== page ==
Mid-scaling up

In the last couple of years, India has witnessed a lot of growth in terms of new hospitality brand forays and expansion. This trend is set to continue and will only become more intense. But, as per industry experts the core growth area today is the mid market hotels segment. Global chains are today eyeing India for this particular segment. A lot of global chains have in the recent announced major expansion plans in India. This is the segment where our Indian regional chains are strong at. Indian chains, if not more, are equally on an expansion spree.

Speaking about the trend in the mid market segment, P R Bansal, Chief Operating Officer, Lords Hotels & Resort said, “Without the mid-market segment, the new traveller class wouldn’t have a choice in decent, budget accommodations. A major section of travellers today, both international and domestic are price sensitive or rather are more value conscious. With the frequency of travel increasing one does become cost conscious after a while and does not always have the liberty to splurge. There has to be a cost-effective option which also satisfies the ambience quotient and the mid-market segment of hotels offers just that. This segment is the driving growth of the hospitality sector and we foresee that it will remain in the driving seat for at least the next two decades.”

No doubt the demand for this segment has started to burgeon, but even the hoteliers have a keen interest as the midscale segment is one of the most profitable areas.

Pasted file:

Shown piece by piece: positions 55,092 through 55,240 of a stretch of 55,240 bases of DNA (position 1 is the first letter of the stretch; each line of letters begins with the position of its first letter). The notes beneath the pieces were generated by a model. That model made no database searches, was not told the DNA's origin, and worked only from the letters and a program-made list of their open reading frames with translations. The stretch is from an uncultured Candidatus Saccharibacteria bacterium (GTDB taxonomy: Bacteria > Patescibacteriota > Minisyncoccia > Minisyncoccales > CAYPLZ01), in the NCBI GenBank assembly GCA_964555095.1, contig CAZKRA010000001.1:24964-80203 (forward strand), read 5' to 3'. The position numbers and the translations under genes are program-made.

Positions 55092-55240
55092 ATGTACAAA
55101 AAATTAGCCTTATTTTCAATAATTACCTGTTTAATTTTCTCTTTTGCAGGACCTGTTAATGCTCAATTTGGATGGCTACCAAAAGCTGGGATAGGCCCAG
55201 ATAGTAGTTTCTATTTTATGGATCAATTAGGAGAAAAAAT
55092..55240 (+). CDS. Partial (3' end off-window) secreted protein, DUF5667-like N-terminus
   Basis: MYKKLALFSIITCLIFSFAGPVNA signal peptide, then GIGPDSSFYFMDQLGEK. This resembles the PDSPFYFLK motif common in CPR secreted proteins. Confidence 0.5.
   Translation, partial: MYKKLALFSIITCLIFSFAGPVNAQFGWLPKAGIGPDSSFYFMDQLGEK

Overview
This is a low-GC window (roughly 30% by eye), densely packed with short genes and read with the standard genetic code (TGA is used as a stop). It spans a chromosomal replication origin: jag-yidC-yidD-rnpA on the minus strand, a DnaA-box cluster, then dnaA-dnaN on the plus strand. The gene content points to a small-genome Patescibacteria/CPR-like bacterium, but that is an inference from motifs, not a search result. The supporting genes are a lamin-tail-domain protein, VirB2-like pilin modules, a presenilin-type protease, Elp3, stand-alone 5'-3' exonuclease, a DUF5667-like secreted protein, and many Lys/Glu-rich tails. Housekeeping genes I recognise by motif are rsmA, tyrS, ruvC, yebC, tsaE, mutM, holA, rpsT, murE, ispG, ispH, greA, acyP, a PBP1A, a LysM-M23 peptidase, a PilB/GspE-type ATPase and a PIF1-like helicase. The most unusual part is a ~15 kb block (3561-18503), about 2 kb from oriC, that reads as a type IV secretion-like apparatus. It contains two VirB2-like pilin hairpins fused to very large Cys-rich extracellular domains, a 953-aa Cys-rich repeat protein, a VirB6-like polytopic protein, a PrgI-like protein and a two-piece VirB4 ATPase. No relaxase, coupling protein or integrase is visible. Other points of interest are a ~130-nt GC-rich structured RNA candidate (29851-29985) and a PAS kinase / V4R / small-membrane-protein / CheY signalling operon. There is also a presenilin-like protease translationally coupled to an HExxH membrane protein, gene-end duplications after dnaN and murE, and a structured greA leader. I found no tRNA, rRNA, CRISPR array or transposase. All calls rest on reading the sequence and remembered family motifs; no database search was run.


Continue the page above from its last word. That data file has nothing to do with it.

Suhail Kannampilly, COO, The Fern Hotels & Resorts said, “Absolutely the profitability margins are better in midscale, primarily since the luxury market in India is selling at midscale rates and not able to drive profit to the developers, my take on this is clear India is a huge market, there's room for all categories of Inventory to flourish. Our A category cities can still cater to many new upscale and luxury hotel and they will soon move the needle upwards with their rates and drive bottom line margins. The B &C category  towns can all take midscale inventory.”

Singh feels that the rising purchasing power of the middle class, surge in the domestic travel, the fading line between the peak and the lean time are few factors that are fuelling the growth of the mid market sector. The industry is witnessing a lot of opportunity in the mid market segment and now international chains are tapping these untapped markets with the launch of their budget  properties in Tier II and III cities.  He further said, “We see a great potential for bread and breakfast concept in India in both budget and mid market sector and hence we are working very closely with our parent chain to bring Campanile, Premiere Class and Kyriad in India.” 

Robust pipeline

In the coming couple of years, the market is set to witness an upsurge in terms of expansion. Last year, due to many challenges greenfield developments witnessed a stunted growth. Indian chains like The Fern Hotels are betting big in this market with a target of 100 hotels by 2020.